Everything you want to know about Visual Studio ALM and Farming
Brian Harry is a Microsoft Technical Fellow working as the Product Unit Manager for Team Foundation Server. Learn more about Brian.
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In late November I made a tour of a few cities in Europe, speaking about VS/TFS 2012 and application lifecycle management. One of the talks I gave a couple of times was about how we are managing our new release cadence. We are shipping a service every 3 weeks and a new on premises server/client roughly every 3 months. I talked about how we plan releases, how we manage schedule, quality, etc. In one of the talks, someone asked me something like “How well is the new release process working?” I answered “Ask me again in about a year and I’ll tell you.” It was a bit of a humorous response but at the same time – the proof is in the pudding. A development/release process is only as good as the results – and you can only tell that after a few releases and a good track record.
When I talk about software development management practices, one of the key points I always stress is that the most important thing is to be constantly learning. Try things, measure the effects, learn and design solutions for the problems. With Update 1 out about a month now, we now have some early data on our process and are working on the learning phase.
What we are trying to do is very aggressive. Shipping a service every 3 weeks is challenging. But you have many advantages with a service – there’s no big configuration matrix; there’s only one, patching it is easy; most serious production issues are patched within 24 hours, diagnostics is way easier because we run the system and can analyze failures, etc.
On top of that, taking the same code base and then shipping it on premises in 3 months is super challenging.
While, I generally been very happy with the quality of our results with the online service, I can now say, after 30 days, that I’m not happy with the quality of our on premises TFS Updates. Thankfully the VS Update 1 seems to have gone well – no significant issues reported, but we have had a few issues with TFS Update 1.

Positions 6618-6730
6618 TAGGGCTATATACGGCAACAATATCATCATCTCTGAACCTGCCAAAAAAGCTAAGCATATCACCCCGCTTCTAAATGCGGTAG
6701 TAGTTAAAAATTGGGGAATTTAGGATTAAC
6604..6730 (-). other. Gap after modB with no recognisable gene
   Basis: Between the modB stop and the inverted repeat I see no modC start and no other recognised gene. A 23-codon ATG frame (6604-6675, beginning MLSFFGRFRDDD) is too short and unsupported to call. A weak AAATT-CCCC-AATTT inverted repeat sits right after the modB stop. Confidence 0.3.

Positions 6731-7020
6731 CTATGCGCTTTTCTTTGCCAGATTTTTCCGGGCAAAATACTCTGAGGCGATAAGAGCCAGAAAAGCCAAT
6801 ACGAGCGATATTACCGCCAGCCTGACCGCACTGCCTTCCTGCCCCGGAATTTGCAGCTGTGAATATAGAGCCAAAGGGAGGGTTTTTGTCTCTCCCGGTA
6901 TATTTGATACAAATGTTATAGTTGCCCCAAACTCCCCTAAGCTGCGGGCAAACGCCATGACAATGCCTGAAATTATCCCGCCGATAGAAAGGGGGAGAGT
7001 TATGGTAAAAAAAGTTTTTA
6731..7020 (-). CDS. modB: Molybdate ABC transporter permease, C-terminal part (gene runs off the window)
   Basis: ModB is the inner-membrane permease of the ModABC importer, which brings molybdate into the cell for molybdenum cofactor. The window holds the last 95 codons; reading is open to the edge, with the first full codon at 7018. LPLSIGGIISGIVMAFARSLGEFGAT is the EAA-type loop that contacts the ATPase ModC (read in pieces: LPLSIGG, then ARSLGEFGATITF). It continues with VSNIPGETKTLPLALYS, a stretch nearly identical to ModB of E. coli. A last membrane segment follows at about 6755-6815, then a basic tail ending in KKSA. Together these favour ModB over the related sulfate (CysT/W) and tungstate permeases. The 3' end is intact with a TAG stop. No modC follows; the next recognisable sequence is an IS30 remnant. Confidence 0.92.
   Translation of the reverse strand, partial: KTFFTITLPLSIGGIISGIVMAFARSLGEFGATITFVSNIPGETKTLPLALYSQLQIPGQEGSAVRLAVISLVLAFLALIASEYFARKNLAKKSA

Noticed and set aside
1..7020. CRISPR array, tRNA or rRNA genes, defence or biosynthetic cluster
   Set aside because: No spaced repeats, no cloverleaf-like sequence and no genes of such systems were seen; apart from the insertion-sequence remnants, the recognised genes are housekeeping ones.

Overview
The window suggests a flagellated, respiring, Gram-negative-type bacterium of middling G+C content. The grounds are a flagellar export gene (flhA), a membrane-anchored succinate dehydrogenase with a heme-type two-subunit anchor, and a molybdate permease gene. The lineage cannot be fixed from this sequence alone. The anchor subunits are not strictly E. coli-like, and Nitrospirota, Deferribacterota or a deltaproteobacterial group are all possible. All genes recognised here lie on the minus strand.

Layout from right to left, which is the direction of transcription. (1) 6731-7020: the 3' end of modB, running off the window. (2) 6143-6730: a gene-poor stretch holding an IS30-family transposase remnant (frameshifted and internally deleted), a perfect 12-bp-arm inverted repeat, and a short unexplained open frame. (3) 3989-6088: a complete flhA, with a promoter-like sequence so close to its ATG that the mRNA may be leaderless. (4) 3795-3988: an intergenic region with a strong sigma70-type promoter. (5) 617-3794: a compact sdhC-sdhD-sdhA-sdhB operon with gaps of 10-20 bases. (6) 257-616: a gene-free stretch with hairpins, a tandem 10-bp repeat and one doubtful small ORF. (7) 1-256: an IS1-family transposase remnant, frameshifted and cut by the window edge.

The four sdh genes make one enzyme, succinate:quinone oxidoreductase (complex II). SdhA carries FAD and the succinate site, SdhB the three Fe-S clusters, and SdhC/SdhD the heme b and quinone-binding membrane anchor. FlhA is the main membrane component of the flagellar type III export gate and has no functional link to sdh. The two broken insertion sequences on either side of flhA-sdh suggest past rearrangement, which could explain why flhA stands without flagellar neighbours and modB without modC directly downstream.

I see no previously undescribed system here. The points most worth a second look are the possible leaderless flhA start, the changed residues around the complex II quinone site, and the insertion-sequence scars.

I blogged about the first issue we found soon after we released update 1. The cause was a race condition that would cause an internal component to get into an invalid state if any requests were sent to the server while the upgrade was still in progress (something that might happen if you have a build machine configured against the server). While not a serious issue, it was a significant inconvenience and within days, we posted a refreshed Update 1 download that fixed the issue.
In the subsequent days and weeks, we’ve learned about additional issues that customers have hit. The most serious one (which is to say the one with the worst effect is documented in this post). The root cause of this is actually the root cause of a few of the issues that customers have reported. Between TFS 2012 shipping and Update 1, we did some significant refactoring of some of the core TFS services like identity management (Active Directory synchronization, etc). This was done because we are making the core services framework in TFS usable for other services that we are building in Developer Division – for example the “Napa” tools that Jason announced in July. We knew that this refactoring was significant but believed we had an adequate test plan in place. However, in retrospect, it’s clear we did not. We are working on rolling up a set of fixes for all of the issues that have been reported and that should be available within the next week or so.
We haven’t finished our retrospective/post mortem exercise yet but a couple of learnings are becoming clear:
1) We have to figure out a way to be able to do major refactorings without jeopardizing the on premises updates. We’re still thinking through what the strategy for this will be – branching? selective deployment? different scheduling model? something else?
2) For an on prem server, where the number of configurations are astronomical, we absolutely must get some amount of pre-release customer testing. This release we did not. None of our “CTPs” were “go-live” and none had an upgrade path to the final release guaranteeing that we’d get very little real world pre-release feedback.
3) We certainly discovered some ways in which our test matrix could be improved to catch more of the issues.
4) We really only had about 3 weeks of “end game” – final bug fixing and validation in QU1. In retrospect, we will probably need to take an approach of varying that more based on the nature of the changes going in to the release.
Please don’t draw the conclusion from this post that Update 1 was riddled with problems – it was not. Comparatively few people have experienced any issues. We’ve been using it ourselves successfully for months. However, we can do better. I’m not happy with how we did and we will learn from it. My goal is not to have to do any broadly available “hotfixes” after an Update. This time we had to do 2.
I’m sharing this because I’m happy to share both the good and the bad. I’ll tell you the things I’m proud of and I’ll tell you the things I’m not. And, if along the way, any of it is valuable to you and helps you figure out how to build better software, I’m happy.